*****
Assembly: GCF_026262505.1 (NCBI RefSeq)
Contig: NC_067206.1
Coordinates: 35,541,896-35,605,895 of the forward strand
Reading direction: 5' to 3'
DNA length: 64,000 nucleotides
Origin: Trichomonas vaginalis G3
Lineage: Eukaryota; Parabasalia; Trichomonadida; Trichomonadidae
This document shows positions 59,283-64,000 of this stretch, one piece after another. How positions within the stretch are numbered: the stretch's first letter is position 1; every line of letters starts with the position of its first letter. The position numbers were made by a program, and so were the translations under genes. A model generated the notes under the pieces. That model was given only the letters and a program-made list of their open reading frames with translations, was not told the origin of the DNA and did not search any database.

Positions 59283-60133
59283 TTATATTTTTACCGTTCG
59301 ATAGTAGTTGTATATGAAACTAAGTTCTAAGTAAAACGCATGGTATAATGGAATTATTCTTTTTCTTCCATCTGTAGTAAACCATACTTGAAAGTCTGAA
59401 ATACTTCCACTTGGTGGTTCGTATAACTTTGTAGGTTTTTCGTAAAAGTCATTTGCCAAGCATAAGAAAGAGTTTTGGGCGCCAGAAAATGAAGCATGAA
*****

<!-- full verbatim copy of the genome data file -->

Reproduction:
Assembly: GCF_026262505.1 (NCBI RefSeq)
Contig: NC_067206.1
Coordinates: 35,541,896-35,605,895 of the forward strand
Reading direction: 5' to 3'
DNA length: 64,000 nucleotides
Origin: Trichomonas vaginalis G3
Lineage: Eukaryota; Parabasalia; Trichomonadida; Trichomonadidae
This document shows positions 59,283-64,000 of this stretch, one piece after another. How positions within the stretch are numbered: the stretch's first letter is position 1; every line of letters starts with the position of its first letter. The position numbers were made by a program, and so were the translations under genes. A model generated the notes under the pieces. That model was given only the letters and a program-made list of their open reading frames with translations, was not told the origin of the DNA and did not search any database.

Positions 59283-60133
59283 TTATATTTTTACCGTTCG
59301 ATAGTAGTTGTATATGAAACTAAGTTCTAAGTAAAACGCATGGTATAATGGAATTATTCTTTTTCTTCCATCTGTAGTAAACCATACTTGAAAGTCTGAA
59401 ATACTTCCACTTGGTGGTTCGTATAACTTTGTAGGTTTTTCGTAAAAGTCATTTGCCAAGCATAAGAAAGAGTTTTGGGCGCCAGAAAATGAAGCATGAA